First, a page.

Elisa Shackelton: Nutrition for cold-weather exercisers
December 15, 2007
Craig — If you are among the active Northwest crowd who exercise outdoors despite chilly winter weather, you may wonder whether the cold initiates special nutritional needs.
The following information provided by Nancy Clark, MS, RD, a nationally renowned nutrition counselor and author of the best-seller “Nancy Clark’s Sports Nutrition Guidebook,” addresses some common questions about winter nutrition.
Why do I feel hungrier in the winter than in the summer?
A drop in body temperature stimulates the appetite. So, if you become chilled during winter exercise (or when swimming, too), you’ll likely find yourself searching for food.
The reason for this is that the body’s “appestat” is in the brain near the “thermostat.” If your body temperature drops, your appetite increases, and you experience hunger. Eating “stokes the furnace,” generates heat and helps warm your body. Hence, winter exercisers always should carry carbs with them for fuel (crackers, whole grain bread, dry cereal, granola bars, nuts, fruit, etc.). Winter campers, for example, commonly keep a supply of dried fruit, chocolate or cookies nearby, so they can “stoke their furnace” if they wake up cold in the middle of the night.
Do I burn off more calories exercising in the cold?
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Cold weather itself does not increase calorie needs. Your body uses a considerable amount of energy to warm and humidify the air you breathe when you exercise in the cold. (For example, if you were to burn 600 calories while cross-country skiing for an hour in 0 degree weather, you may use an estimated 23 percent of those calories to warm the inspired air.)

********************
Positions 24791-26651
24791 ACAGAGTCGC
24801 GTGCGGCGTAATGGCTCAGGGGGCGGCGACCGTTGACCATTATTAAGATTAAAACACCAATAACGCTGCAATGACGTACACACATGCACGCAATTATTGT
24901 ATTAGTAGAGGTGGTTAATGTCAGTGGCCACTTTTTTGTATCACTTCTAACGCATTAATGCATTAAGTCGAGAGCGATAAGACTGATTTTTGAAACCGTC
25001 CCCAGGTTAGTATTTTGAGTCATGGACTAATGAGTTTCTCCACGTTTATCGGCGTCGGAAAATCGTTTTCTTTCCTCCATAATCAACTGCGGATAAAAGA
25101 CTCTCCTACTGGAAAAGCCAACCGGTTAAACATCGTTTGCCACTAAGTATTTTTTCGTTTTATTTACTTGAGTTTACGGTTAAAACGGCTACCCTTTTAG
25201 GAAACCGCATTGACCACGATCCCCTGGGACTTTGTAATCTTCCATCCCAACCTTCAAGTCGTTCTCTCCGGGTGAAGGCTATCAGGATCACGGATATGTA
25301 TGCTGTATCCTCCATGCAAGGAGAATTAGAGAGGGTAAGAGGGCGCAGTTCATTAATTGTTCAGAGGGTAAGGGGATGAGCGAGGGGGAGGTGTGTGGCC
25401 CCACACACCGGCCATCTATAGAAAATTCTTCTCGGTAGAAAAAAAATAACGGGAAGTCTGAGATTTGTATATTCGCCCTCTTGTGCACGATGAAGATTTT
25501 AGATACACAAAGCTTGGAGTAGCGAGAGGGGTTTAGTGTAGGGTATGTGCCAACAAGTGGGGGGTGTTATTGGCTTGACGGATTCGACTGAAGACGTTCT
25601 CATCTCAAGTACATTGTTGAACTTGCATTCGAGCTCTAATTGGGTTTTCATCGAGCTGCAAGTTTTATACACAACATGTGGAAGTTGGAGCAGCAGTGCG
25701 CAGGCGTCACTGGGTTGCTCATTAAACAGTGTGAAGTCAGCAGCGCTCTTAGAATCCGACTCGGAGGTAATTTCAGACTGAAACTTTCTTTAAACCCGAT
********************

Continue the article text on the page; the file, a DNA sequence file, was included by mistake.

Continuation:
But you use the heat you generate with exercise to warm the air you breathe and prevent your lungs from getting chilled.Hence, you might not sweat as much. You may, however, burn off a few more calories to carry extra clothing.
Athletes who lug around heavy clothing and sports equipment – skis and ski boots, heavy parkas, snow shoes – do burn more calories. And the Army allows 10 percent more calories for the heavily clad troops who exercise in the cold.
But if you are too scantily clad (or have little body fat) and your body becomes chilled, you will need more calories to stay warm. For example, scantily clad research subjects who exercised in the cold (14 degrees Fahrenheit) burned 13 percent more calories than when they performed the same exercise at room temperature – about 450 vs. 400 calories per hour.
What’s the best thing to eat to warm myself up?
If you become chilled by the winter weather, the best “warm-up foods” include warm carbohydrates, such as oatmeal, chili and lasagna, as well as warm fluids – hot cocoa, mulled cider and steaming soup. The warm food, added to the thermogenic effect of eating, can contribute to a speedy recovery.
Cold foods and fluids, such as ice water or frozen yogurt, chill not only your stomach but also your whole body. And obviously, on a winter bike ride, a big gulp of icy water from the water bottle on your bicycle will have a greater cooling effect than will a small sip.
When you eat cold foods, your body attempts to conserve heat by reducing the blood flow to your skin surface – specifically, to your hands and feet. As a result, your fingertips and toes might get cold.
The fingertip temperature of research subjects who ate a big bowl of ice cream in five minutes dropped 2 degrees F in the first five minutes and 5 degrees in 15 minutes. In summer, this cooling effect is desirable; that’s why ice cream is a popular summer snack. But in the winter, stick with hot foods to warm yourself from the inside out.
For more information, contact Elisa at the CSU Moffat County Extension Office, 539 Barclay Street, 824-9180.